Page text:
After some quite aggressive dental work earlier in the week, I have felt the need to take things a little slower and, at the same time, halt my consumption of nuts. Fortunately with painting, I have something to productively engage me in the meantime, something that isnt too physically demanding. With a couple of exhibitions looming, including one which monitors your previous entries and prohibits any returning, I thought I’d get myself a new selection of local topics. This is one of them – a venue I’ve painted before.
I did like the old wharf buildings before they were renovated, but I suppose without some renovation things would go into terminal decline. So I have excluded the more radical changes and focussed on the the less altered part of these old buildings. I also misted out the canal-side houses in the distance in this morning scene.
I am exploring a few subjects for a local, upcoming exhibition and wondered whether this beach scene might be worth an airing. I have done similar versions of it before but the open expanse of beach, as it melds into the sea and sky, is a difficult proposition to balance up. In the past I have filled the top part of the open expanse with cloud – this time I thought that the energy of agitated gulls might be a better resolution. I have over a week, so there is a bit of time to play around.
Another in a long series of paintings of my town’s main street. There are a couple of exhibitions coming up that are held on this street, so it is useful to have something of local interest to display. Add that to the fact that I am a sucker for the winter sunsets here – a painting is inevitable. There may be another to come.
This is the view I used to see as I cycled to work across the fields behind our town. The sun rising and a mistiness still clinging to the low reclaimed marshland. Occasionally you’d spot the ghostly form of a barn owl swooping above the ditches and reed beds.
The painting now resides in my neighbour’s house. They used to take the same trip – but in a car, not on a bike.
Well, I couldnt resist taking a few pictures of this couple down at our local lake, feeding the birds. More so, because it was into the sun and the birds sang out like jewels – helped by the dark shadow cast by one of the stores in the nearby retail park. Then there was the plastic bag held by the woman, the biggest diamond, catching the sunlight.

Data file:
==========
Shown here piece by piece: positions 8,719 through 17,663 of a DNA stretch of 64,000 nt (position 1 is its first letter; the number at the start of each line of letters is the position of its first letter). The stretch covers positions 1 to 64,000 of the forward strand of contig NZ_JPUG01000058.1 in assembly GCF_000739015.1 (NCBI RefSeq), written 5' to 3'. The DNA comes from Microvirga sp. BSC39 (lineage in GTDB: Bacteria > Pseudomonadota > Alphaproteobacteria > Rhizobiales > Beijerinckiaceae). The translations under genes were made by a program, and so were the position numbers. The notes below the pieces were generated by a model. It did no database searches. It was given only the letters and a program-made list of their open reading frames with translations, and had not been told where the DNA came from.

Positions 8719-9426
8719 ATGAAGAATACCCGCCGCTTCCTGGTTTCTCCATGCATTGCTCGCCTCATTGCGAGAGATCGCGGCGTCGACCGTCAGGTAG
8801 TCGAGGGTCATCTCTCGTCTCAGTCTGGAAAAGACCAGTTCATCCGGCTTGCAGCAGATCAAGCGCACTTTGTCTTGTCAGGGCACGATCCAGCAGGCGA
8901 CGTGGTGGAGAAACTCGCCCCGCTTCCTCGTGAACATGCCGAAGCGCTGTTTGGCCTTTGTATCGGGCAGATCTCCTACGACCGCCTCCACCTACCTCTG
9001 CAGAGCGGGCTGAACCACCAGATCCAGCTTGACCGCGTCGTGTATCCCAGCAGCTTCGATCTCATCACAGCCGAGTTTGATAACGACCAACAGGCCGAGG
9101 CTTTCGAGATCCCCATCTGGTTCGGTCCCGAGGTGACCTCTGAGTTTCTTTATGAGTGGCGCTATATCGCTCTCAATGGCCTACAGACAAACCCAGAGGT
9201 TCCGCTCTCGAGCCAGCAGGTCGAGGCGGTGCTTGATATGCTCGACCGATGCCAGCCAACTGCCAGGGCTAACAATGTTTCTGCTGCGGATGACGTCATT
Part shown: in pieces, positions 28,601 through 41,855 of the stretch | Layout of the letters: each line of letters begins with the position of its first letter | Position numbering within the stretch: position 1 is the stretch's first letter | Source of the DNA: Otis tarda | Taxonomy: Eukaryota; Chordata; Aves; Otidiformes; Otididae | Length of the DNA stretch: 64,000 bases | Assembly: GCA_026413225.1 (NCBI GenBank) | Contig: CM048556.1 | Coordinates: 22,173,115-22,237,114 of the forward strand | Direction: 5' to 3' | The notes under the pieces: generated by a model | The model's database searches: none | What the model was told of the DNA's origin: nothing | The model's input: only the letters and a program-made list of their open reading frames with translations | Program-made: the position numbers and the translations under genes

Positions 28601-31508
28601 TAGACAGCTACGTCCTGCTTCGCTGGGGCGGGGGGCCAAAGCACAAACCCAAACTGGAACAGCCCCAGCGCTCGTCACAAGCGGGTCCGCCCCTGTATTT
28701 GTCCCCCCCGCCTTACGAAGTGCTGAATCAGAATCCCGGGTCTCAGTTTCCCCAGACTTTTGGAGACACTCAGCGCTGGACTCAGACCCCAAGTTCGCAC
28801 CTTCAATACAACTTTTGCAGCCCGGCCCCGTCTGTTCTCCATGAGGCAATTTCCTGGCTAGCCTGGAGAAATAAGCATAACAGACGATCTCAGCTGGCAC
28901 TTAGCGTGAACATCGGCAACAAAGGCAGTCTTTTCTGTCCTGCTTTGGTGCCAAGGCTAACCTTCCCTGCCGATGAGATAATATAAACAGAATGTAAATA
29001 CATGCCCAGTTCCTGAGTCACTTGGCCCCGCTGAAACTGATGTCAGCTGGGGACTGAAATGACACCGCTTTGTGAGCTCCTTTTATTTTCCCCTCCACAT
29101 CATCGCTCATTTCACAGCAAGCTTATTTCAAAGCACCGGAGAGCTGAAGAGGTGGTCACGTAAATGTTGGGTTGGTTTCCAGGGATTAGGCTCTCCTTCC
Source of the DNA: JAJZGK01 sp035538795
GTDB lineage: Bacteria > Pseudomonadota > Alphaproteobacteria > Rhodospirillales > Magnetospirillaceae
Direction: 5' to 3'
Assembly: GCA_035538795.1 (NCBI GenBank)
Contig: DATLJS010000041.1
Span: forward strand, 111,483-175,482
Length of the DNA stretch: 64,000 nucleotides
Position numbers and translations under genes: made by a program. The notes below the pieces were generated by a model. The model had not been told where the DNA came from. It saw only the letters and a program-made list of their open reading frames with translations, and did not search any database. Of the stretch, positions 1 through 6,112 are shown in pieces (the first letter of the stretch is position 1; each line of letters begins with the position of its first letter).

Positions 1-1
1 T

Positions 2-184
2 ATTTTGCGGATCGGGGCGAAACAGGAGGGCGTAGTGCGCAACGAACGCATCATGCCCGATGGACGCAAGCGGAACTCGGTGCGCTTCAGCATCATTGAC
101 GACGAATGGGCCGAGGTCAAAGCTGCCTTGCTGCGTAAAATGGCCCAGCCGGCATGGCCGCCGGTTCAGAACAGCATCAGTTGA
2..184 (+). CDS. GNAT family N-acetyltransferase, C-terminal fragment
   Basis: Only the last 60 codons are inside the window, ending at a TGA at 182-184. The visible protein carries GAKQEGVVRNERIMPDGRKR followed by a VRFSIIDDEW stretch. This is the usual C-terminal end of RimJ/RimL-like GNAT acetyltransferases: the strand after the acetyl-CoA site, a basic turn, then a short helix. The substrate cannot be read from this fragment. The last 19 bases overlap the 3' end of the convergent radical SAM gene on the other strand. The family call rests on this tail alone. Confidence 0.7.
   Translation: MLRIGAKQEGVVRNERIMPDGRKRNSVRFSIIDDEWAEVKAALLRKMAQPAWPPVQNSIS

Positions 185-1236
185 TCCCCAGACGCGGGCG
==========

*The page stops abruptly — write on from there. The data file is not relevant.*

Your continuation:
Not one I’d like to do plein air neither for its complexity nor because of the chill wind down there that day, but it was a nice little exercise in the warmth of my studio, arranging and adjusting the players and building up the tones.
Another view of my local woods at Ainsdale. This time it wasnt so much the light that attracted me – but the colours. The orange and yellows pitted against a blue grey background. I also loved the mistiness and mystery of the forest beyond, with ghostly shapes of pine trees appearing and disappearing.
Then there was the bracken – always a pain to paint – well it is for me. I viewed it as a challenge and I think it comes over as the ragged mess that it always seems. I did think of leaving it out altogether but the dead orange foliage might have been too much on its own and the bracken sets the scene and leads the viewer into the action. Well, that was the plan.
I have had a few distractions of late and dont have much to show except a reworking of some azaleas I posted a week or so ago. In this rework I made the flowerheads larger so that they occupied more of the painting surface – after all they are the subject of the painting. I also modified my colour palette to echo the yellow/orange of the flowerheads in the foliage area and pushed the purples and blues in this same area to complement the yellow/orange of the flowers. You can only hope it that it makes a difference.
Another in my sporadic woodland series illustrating the magic conjured by light and shadow. You may be flagging of the subject, but I never tire of these scenes that I happen upon in our local woods at Ainsdale. This is one of the many pathways that criss-cross the forested dunes and at the end; a beckoning light, just over the horizon. It makes me realise how superstitions grow.
On the Leeds to Liverpool canal near Scarisbrick I happened upon the cluster of bankside trees set against the morning sun and the reflection they cast on the water. In the distance the ducks and a huddle of moored boats hopefully drag the eye through the painting. Most of all I loved the serene peacefulness of the still hour – worth the early rise.
I was not satisfied with an earlier version of this painting which I’d posted a while ago. The foreground of the original had some of the scoured beach, but I felt it wasnt convincing. So out came the pastels and the tide came in a bit further.
Whilst I had my watercolours and pastels out I thought I would do a sketch of another seashore scene. I liked the way that the main wave seems to be sliding shoreward and I put in a gull just to complete the picture.
It would be nice to get down to a suitable beach to have a look at some stormy waves and get some inspiration. Our beach is sandy and slopes too gently seaward to get good crashing waves like these – leastways I’ve never seen any. I’ll just have to wait until I can get to a suitable coast – perhaps a holiday is due.